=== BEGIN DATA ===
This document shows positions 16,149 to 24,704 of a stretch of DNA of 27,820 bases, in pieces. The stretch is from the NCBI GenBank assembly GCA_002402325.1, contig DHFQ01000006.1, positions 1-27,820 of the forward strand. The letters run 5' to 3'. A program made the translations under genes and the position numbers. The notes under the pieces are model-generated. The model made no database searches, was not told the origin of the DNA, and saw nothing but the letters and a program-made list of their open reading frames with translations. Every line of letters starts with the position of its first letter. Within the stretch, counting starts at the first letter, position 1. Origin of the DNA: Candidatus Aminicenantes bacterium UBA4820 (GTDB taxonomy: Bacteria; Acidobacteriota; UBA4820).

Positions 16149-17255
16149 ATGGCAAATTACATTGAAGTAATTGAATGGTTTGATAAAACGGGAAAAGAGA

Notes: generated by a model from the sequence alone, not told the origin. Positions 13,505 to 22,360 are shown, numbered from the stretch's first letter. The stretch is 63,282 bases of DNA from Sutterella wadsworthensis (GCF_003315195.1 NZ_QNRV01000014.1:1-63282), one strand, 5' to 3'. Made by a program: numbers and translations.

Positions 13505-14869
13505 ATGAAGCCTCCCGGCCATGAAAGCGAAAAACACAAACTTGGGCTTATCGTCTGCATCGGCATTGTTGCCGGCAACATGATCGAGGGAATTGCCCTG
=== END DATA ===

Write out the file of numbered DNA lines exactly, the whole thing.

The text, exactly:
This document shows positions 16,149 to 24,704 of a stretch of DNA of 27,820 bases, in pieces. The stretch is from the NCBI GenBank assembly GCA_002402325.1, contig DHFQ01000006.1, positions 1-27,820 of the forward strand. The letters run 5' to 3'. A program made the translations under genes and the position numbers. The notes under the pieces are model-generated. The model made no database searches, was not told the origin of the DNA, and saw nothing but the letters and a program-made list of their open reading frames with translations. Every line of letters starts with the position of its first letter. Within the stretch, counting starts at the first letter, position 1. Origin of the DNA: Candidatus Aminicenantes bacterium UBA4820 (GTDB taxonomy: Bacteria; Acidobacteriota; UBA4820).

Positions 16149-17255
16149 ATGGCAAATTACATTGAAGTAATTGAATGGTTTGATAAAACGGGAAAAGAGA

Notes: generated by a model from the sequence alone, not told the origin. Positions 13,505 to 22,360 are shown, numbered from the stretch's first letter. The stretch is 63,282 bases of DNA from Sutterella wadsworthensis (GCF_003315195.1 NZ_QNRV01000014.1:1-63282), one strand, 5' to 3'. Made by a program: numbers and translations.

Positions 13505-14869
13505 ATGAAGCCTCCCGGCCATGAAAGCGAAAAACACAAACTTGGGCTTATCGTCTGCATCGGCATTGTTGCCGGCAACATGATCGAGGGAATTGCCCTG